Gold Falls to Lowest Settlement in Seven Weeks as Euro Gains

Jan. 14 (Bloomberg) -- Gold fell in New York to the lowest settlement price in seven weeks on speculation that European Union leaders will stabilize the region’s economy, eroding the appeal of the metal as a haven.

The euro was headed for the biggest weekly gain against the dollar since May 2009. German Chancellor Angela Merkel said this week she would do “whatever is needed to support the euro.” European Central Bank President Jean-Claude Trichet said yesterday he may increase interest rates to control inflation. Gold gained 30 percent last year as the ECB and the International Monetary Fund bailed out Greece and Ireland.

“The marketplace believes the worst is over regarding the crisis of the euro zone,” said Daniel Briesemann, a Frankfurt-based analyst with Commerzbank AG. “Trichet regained some confidence in the ECB’s interest-rate policy, which led to a lower need to be trading gold as a safe haven.”

Gold futures for February delivery fell $26.50, or 1.9 percent, to settle at $1,360.50 an ounce at 1:37 p.m. on the Comex in New York, the lowest closing price since Nov. 22. Earlier, the metal touched $1,354.60, the lowest intraday level since Jan. 7.

This week, gold dropped 0.6 percent, the second straight decline. The price is down 5 percent from the record of $1,432.50 on Dec. 7.

Dennis Gartman, an economist and the editor of the Suffolk, Virginia-based Gartman Letter, said gold was “toppy” and advised clients to reduce their positions by half. Yesterday, he recommended cutting holdings of gold and silver by a third.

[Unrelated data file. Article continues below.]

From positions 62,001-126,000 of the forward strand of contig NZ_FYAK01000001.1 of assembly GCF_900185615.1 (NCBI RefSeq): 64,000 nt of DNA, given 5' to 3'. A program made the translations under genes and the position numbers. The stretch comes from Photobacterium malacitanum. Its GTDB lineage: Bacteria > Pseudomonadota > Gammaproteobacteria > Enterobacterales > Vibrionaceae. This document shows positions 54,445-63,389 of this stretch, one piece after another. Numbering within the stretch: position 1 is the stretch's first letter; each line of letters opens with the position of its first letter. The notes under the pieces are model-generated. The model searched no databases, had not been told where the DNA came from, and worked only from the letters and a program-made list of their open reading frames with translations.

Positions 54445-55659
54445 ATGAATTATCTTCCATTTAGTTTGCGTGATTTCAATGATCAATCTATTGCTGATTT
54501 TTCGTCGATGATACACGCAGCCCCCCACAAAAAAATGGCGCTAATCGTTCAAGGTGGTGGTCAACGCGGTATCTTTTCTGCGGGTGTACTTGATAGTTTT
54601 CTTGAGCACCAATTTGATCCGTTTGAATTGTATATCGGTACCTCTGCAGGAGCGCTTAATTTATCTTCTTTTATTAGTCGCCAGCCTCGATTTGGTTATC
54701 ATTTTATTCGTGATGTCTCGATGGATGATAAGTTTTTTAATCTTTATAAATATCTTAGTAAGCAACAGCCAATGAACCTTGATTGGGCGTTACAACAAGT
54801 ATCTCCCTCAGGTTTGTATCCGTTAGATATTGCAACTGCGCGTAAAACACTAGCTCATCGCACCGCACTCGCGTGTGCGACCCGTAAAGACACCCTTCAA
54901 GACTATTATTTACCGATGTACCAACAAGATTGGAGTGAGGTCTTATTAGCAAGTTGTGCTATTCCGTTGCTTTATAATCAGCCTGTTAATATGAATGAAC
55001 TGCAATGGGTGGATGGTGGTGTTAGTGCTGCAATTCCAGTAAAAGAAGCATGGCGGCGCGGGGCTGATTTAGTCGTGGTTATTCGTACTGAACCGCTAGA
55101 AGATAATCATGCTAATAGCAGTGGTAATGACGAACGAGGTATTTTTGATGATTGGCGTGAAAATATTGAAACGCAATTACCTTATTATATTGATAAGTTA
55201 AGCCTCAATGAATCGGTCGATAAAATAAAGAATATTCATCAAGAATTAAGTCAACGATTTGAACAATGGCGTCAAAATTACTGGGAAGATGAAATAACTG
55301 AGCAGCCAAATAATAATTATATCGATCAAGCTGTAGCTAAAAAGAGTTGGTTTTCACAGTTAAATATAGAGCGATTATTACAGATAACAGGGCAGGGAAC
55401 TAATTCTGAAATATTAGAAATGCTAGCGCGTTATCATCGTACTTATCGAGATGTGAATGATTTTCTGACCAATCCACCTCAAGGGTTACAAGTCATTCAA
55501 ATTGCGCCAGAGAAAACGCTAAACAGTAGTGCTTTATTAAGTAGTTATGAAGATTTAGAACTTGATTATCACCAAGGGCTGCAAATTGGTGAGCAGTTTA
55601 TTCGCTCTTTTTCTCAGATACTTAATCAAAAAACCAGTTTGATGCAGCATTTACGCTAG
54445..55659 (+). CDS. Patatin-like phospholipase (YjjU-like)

‘Run Its Course’

“Gold has run its course for a while,” Gartman said. Last year, he advocated selling euros to buy gold to hedge against a relatively strong dollar.

Silver futures for March delivery dropped 94.3 cents, or 3.2 percent, to $28.32 an ounce, the lowest settlement price since Dec. 8. The metal dropped 1.2 percent this week after tumbling 7.3 percent last week. The commodity jumped 84 percent in 2010.

Palladium futures for March delivery declined $22.95, or 2.8 percent, to $790.50 an ounce on the New York Mercantile Exchange.

Platinum futures for April delivery slipped $5.20, or 0.3 percent, to $1,816 an ounce.

This week, palladium gained 4.6 percent this week and platinum rallied 4.5 percent. The metals are used in jewelry and pollution-control devices in vehicles.

To contact the reporter on this story: Tony C. Dreibus in London at tdreibus@bloomberg.net; Pham-Duy Nguyen in Seattle at pnguyen@bloomberg.net.

To contact the editor responsible for this story: Steve Stroth at sstroth@bloomberg.net.